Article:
• Insider Inc. has been spared from that wreckage. While Blodget concedes its advertising business took a short hit during the pandemic, he hasn't had to do any layoffs, and the business is in a healthy position to be able potentially to do more deals.
  • "We're looking at a lot of companies and are excited to acquire more," he says.

What's next: The Morning Brew team is focused on ad-supported growth in the near future, but it's eyeing ways to diversify its revenue.

  • Its "Business Casual" podcast is growing quickly, and the team is looking to expand into more audio. "The Essentials" business lifestyle email could one day be ripe for affiliate marketing deals.
  • The company will continue to focus its newsletters on smart analysis and aggregation of business news. It doesn't plan to expand into original reporting in the near term, but it will focus on creating more original content that's centered on analysis and insights.

Go deeper

Dion Rabouin, author of Markets
Nov 10, 2020 - Economy & Business

Small business owners uncertain of survival without new stimulus

Data: Goldman Sachs; Chart: Axios Visuals

The positive news about a possible coronavirus vaccine could prove to be a negative for many struggling small business owners, as economists worry that it could reduce the urgency for Congress to pass a new fiscal relief package.

Why it matters: A new survey from Goldman Sachs through its 10,000 Small Businesses program provided first to Axios finds that more than half of small business owners (52%) have stopped paying themselves in a bid to keep their businesses afloat and four in 10 (42%) already have begun laying off employees or cutting worker pay.

  • 33% have dipped into personal savings to stay operational.
  • 28% say the legislative uncertainty has caused them to consider closing their business.

What's next: Moving forward, 38% of those surveyed said they will have to lay off more employees or cut employee compensation and 20% said they will not be able to pay their commercial rent through the end of the year without additional help from Congress.

.The big picture: The number of businesses that say they are unsure whether or not they will be able to survive reached its highest level in November since the survey began.

Watch this space: 59% of business owners surveyed say their revenue has been negatively impacted.

  • 86.5% of those whose revenue has been negatively impacted attribute it to changing customer behavior, while 44% say the decline in revenue is due to more restrictive state and local regulations.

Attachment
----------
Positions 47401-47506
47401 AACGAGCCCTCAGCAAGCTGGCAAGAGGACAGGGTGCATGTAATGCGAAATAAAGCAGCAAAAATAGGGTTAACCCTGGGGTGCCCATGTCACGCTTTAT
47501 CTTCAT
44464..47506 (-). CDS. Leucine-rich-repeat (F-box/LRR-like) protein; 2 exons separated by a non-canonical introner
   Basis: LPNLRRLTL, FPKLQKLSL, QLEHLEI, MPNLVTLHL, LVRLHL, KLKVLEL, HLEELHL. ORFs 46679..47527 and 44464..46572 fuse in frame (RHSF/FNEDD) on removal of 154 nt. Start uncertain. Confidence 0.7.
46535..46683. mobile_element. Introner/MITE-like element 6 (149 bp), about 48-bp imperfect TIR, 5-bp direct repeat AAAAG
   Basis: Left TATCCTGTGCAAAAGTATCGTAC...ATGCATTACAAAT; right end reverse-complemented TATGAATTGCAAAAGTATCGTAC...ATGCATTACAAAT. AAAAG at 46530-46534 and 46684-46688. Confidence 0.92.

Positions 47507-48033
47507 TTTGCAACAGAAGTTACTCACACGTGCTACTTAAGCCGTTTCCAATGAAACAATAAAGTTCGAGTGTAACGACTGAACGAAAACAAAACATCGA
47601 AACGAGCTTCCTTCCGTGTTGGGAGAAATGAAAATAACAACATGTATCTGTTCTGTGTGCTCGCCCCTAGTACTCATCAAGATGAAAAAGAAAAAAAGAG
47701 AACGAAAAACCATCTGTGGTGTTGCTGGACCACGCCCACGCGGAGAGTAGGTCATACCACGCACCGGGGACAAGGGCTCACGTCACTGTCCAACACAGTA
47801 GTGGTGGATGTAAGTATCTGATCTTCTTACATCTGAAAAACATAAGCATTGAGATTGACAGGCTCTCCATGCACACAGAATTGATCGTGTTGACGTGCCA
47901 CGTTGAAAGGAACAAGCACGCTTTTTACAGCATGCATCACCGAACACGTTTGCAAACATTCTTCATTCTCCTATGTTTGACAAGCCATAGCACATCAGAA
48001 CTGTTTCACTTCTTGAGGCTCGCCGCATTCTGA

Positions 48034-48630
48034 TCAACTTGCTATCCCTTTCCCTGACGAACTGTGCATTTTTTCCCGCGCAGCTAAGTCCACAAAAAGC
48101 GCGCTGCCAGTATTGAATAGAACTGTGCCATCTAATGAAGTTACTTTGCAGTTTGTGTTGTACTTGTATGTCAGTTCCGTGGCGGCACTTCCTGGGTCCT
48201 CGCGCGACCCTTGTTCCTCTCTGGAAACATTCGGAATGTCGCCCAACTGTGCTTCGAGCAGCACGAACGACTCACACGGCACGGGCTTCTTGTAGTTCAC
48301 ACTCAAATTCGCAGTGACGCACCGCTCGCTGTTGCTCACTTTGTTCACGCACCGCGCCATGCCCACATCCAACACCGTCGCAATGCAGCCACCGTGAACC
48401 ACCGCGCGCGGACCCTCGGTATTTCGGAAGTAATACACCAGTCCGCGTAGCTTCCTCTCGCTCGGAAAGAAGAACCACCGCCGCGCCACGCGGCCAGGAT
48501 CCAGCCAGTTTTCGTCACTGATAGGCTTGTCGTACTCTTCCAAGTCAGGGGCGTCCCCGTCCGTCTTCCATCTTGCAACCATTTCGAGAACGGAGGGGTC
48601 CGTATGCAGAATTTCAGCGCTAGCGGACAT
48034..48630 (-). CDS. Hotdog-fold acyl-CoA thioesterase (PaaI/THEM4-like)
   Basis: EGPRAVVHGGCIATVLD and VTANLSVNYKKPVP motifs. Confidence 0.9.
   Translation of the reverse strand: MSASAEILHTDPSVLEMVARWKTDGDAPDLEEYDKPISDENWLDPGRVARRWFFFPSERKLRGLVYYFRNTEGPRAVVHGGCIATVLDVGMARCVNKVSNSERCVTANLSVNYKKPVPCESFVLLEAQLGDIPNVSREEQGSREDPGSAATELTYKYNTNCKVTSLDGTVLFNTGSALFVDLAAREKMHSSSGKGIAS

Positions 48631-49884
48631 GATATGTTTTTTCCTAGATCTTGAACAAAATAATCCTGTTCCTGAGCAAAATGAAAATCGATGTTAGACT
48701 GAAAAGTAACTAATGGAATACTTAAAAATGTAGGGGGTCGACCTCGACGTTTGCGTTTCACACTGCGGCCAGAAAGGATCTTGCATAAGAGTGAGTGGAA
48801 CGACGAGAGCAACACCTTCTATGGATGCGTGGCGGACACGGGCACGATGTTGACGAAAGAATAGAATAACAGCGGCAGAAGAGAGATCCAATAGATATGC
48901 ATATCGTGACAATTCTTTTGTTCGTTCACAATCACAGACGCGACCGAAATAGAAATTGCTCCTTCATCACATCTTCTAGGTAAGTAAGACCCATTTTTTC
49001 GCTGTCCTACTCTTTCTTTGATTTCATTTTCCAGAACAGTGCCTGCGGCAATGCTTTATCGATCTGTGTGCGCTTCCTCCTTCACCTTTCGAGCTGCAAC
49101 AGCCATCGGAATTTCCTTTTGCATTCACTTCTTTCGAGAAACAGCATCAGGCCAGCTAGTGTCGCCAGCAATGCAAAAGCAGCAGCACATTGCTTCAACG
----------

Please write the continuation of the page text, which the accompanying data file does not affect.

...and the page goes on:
Black business owners have struggled even more mightily, with 61% saying they have forgone paying themselves as a result of congressional inaction and 57% saying that less than half of their pre-COVID revenue has returned.

What we're hearing: "The economy is dependent on fiscal support to sustain momentum in the near term and to generate reflation in the longer term," Eric Winograd, senior economist at AllianceBernstein, said in an email detailing his expectations for the U.S. after this month's elections.

  • "This electoral outcome is the one that most jeopardizes the prospect of fiscal stimulus over both time horizons and therefore is the one that is most threatening to the economic outlook."
  • "With monetary policy largely bled dry, fiscal policy is the only game in town when it comes to managing the economy.  That means that fiscal stimulus is critical to the economic outlook."
1 hour ago - Health

AstraZeneca CEO: "We need to do an additional study" on COVID vaccine

Photo: Pavlo Gonchar/SOPA Images/LightRocket via Getty Images

AstraZeneca CEO Pascal Soriot said on Thursday the company is likely to start a new global trial to measure how effective its coronavirus vaccine is, Bloomberg reports.

Why it matters: Following Phase 3 trials, Oxford and AstraZeneca said their vaccine was 90% effective in people who got a half dose followed by a full dose, and 62% effective in people who got two full doses.

Updated 4 hours ago - Politics & Policy

Coronavirus dashboard

Illustration: Sarah Grillo/Axios

  1. Health: Coronavirus cases rose 10% in the week before Thanksgiving.
  2. Politics: Supreme Court backs religious groups on New York coronavirus restrictions.
  3. World: Expert says COVID vaccine likely won't be available in Africa until Q2 of 2021 — Europeans extend lockdowns.
  4. Economy: The winners and losers of the COVID holiday season.
  5. Education: National standardized tests delayed until 2022.